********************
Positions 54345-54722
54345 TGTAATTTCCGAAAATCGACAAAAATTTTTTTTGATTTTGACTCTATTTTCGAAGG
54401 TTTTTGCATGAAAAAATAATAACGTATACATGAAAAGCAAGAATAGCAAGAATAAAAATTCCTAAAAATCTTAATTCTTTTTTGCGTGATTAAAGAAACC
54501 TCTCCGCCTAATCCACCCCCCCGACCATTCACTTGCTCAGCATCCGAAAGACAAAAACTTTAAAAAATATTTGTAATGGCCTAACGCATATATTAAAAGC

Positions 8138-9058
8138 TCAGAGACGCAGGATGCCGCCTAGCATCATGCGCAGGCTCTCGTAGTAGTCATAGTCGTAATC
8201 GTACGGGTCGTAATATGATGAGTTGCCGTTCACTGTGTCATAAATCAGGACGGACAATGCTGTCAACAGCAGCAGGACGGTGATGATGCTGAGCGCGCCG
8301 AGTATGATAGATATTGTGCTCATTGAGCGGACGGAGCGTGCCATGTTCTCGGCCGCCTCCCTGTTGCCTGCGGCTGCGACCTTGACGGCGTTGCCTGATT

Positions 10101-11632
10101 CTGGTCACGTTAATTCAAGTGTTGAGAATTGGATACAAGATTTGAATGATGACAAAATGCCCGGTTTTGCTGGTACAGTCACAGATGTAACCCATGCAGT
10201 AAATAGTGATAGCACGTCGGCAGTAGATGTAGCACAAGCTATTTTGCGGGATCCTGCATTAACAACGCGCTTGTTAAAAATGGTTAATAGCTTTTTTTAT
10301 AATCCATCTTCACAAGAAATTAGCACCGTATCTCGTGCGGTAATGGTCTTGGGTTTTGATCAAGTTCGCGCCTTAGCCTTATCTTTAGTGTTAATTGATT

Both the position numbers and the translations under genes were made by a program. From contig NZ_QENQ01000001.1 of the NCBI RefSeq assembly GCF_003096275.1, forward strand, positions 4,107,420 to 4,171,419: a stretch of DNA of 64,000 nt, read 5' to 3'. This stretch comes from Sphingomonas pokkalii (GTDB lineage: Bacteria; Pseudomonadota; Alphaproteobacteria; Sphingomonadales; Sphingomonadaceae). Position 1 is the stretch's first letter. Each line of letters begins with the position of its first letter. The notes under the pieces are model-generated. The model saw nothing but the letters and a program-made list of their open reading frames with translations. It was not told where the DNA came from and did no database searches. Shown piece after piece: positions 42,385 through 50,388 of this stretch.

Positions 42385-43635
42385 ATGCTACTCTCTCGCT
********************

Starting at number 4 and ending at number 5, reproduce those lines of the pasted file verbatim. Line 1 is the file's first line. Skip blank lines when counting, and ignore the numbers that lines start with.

54501 TCTCCGCCTAATCCACCCCCCCGACCATTCACTTGCTCAGCATCCGAAAGACAAAAACTTTAAAAAATATTTGTAATGGCCTAACGCATATATTAAAAGC

Positions 8138-9058